First published in A School History of England (Oxford, Clarendon Press, 1911) by C.R.L. Fletcher and Rudyard Kipling, and also, in the same year, in the textually-identical non-school edition called A History of England. The poem was unchanged in subsequent editions of the book. It is set within chapter VIII, “The Early Stuarts and the Great Civil War, 1603-1660.” An entry in the left hand margin serves as a title for the poem. It reads: ‘James I, 1603-25; his character.’ For some reason – presumably a mistake – the poem is not included in the introductory lists of the the book’s contents. It was reprinted in I.V. (Inclusive Verse) 1919; D.V. (Definitive Verse) 1940; Sussex Edition, vol. 34; Burwash Edition, vol. 27.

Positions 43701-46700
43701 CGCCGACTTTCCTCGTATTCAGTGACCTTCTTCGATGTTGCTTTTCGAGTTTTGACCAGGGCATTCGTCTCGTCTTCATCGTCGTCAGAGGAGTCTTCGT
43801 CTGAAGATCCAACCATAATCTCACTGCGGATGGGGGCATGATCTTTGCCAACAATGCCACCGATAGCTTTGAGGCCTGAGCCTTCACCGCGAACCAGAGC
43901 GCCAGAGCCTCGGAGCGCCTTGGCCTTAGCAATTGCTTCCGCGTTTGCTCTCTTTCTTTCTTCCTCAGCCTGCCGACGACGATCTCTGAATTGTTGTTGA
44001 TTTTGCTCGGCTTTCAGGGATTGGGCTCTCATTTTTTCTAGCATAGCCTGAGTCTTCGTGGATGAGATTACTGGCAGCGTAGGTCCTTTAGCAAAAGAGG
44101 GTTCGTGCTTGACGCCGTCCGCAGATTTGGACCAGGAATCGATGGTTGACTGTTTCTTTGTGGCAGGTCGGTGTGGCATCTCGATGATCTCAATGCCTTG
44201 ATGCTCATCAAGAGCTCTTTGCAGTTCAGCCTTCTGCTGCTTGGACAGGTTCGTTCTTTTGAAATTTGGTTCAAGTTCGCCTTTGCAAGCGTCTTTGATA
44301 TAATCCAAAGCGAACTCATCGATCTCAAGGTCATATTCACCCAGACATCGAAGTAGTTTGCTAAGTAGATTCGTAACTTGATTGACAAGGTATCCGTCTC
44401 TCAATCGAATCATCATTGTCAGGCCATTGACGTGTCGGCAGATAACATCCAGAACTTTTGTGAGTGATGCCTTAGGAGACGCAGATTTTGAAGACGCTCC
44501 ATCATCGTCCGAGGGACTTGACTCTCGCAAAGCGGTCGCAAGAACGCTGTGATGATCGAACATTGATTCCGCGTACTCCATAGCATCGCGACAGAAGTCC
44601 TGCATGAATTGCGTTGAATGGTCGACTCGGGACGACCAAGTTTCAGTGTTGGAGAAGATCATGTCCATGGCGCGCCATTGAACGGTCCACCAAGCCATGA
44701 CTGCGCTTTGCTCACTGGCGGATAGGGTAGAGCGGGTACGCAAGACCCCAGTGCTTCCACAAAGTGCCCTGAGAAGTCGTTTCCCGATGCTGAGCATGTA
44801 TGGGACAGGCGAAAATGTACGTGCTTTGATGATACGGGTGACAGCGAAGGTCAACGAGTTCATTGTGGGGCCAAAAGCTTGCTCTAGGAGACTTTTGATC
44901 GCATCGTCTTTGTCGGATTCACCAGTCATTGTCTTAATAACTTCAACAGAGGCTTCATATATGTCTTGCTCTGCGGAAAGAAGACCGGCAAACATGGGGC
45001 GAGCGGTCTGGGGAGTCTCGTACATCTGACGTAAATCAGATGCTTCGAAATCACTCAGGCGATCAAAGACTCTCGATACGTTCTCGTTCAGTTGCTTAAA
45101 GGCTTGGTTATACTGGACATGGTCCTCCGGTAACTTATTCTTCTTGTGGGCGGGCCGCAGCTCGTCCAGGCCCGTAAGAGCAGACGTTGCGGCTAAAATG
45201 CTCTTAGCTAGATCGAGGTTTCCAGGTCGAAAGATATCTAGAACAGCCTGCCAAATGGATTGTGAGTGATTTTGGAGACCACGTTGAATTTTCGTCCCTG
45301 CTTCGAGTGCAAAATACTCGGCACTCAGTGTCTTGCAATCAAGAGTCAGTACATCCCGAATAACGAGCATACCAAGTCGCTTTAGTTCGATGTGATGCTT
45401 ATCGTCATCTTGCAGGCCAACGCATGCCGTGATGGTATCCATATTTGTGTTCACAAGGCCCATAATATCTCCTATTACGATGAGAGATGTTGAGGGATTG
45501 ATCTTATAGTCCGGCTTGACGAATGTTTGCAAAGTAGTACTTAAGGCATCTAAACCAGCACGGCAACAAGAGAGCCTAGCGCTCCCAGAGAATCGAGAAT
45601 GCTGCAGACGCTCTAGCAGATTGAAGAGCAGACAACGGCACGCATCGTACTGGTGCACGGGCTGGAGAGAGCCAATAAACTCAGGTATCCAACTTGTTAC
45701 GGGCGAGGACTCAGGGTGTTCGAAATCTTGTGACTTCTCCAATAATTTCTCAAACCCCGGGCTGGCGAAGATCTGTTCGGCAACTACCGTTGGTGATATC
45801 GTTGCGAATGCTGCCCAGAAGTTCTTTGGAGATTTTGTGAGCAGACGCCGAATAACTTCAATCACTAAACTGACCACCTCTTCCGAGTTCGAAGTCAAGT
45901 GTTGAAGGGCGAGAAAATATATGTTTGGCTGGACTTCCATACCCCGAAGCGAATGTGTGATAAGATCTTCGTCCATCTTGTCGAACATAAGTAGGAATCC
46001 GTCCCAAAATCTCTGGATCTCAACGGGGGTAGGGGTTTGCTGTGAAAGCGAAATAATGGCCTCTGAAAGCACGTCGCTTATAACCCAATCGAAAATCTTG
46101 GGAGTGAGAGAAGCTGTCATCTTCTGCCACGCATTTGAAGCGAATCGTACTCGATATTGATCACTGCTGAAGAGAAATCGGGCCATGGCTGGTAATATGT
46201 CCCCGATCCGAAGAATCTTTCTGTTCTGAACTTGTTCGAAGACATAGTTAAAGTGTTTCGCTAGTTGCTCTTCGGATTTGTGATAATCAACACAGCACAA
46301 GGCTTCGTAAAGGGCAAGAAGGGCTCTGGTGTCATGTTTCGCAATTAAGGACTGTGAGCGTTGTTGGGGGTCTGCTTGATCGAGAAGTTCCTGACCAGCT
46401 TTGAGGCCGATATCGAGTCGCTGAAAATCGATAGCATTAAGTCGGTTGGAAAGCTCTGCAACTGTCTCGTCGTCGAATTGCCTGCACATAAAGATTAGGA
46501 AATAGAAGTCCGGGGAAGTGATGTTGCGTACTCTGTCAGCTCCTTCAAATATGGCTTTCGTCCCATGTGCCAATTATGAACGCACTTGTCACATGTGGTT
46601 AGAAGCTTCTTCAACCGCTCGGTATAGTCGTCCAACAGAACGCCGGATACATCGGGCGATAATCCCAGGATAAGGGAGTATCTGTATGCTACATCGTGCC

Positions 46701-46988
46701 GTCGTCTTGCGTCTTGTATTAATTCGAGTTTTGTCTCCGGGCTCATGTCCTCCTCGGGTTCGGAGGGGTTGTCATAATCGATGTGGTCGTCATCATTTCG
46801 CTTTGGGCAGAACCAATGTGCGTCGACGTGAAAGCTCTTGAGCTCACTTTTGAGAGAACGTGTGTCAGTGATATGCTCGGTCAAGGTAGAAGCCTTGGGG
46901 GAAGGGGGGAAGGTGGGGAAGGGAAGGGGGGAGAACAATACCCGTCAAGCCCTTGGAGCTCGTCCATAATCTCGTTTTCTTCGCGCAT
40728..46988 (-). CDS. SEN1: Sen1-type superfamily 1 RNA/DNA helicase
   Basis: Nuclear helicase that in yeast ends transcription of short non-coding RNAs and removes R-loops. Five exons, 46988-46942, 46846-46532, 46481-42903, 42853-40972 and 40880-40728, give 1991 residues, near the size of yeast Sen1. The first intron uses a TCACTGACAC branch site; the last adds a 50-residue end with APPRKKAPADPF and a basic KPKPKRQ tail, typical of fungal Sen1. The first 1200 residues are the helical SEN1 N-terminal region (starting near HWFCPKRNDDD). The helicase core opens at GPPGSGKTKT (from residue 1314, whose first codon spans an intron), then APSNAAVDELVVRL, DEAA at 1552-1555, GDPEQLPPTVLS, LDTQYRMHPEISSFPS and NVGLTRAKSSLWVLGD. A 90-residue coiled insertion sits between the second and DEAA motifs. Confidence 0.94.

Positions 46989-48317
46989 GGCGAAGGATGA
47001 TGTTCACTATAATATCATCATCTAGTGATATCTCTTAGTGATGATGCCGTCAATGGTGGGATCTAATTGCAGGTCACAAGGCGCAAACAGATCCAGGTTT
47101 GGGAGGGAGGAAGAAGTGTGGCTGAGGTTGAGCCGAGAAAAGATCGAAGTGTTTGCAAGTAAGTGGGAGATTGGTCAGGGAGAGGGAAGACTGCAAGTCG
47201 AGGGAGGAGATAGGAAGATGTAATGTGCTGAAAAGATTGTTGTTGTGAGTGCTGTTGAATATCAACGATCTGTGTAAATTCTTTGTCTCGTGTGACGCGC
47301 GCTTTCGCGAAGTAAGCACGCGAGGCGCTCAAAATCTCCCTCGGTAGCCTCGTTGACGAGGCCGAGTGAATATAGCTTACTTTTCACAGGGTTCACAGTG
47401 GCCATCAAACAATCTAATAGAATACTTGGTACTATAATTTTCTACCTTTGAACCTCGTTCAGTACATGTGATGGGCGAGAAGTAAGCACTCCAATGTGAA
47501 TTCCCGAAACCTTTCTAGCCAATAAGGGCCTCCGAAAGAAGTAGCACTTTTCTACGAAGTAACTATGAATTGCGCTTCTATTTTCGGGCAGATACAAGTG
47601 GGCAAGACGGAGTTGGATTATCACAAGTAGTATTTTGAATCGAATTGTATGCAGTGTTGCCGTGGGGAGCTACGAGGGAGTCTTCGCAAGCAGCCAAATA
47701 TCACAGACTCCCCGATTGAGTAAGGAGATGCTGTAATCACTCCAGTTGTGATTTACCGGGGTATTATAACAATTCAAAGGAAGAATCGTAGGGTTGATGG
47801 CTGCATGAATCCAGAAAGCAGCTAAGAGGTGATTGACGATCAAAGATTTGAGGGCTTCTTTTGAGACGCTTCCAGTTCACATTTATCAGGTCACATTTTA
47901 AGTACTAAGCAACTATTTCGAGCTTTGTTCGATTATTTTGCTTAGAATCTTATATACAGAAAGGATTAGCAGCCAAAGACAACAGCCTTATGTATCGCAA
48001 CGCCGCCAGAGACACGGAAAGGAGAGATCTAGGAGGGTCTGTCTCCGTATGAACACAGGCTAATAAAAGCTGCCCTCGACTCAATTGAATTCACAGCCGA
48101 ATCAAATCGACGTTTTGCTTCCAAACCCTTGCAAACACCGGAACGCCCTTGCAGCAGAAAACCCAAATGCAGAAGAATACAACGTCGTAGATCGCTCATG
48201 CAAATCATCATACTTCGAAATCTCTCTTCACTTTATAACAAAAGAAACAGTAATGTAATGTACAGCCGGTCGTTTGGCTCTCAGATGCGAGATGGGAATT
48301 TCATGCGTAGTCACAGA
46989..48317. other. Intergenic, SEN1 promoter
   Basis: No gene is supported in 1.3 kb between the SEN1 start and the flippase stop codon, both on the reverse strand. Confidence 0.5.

ORG, Verse 1 (1969), No 983 (m), says that it sometimes carries the alternative title “King James I.” The punctuation of the poem changes slightly between I.V., D.V., and the Sussex. The version printed here is from the D.V. Three changes were made to this version for the Sussex: (1) the full stop after the title was deleted (2) the subtitled dates were expanded to (1603-1625), (3) the full stop was removed from the end of line 7.
Most of the poems in A School History serve to create an appropriate atmosphere, celebrate a particular historical event or mood, and/or inculcate a general moral. “James I.”is alone in being a detailed portrait of an individual, with each of its skilfully-balanced, tightly-controlled (often epigrammatic) lines, aiming to convey very specific details of James’s life, historical significance, and, above all, as the original title indicates, his ‘character.’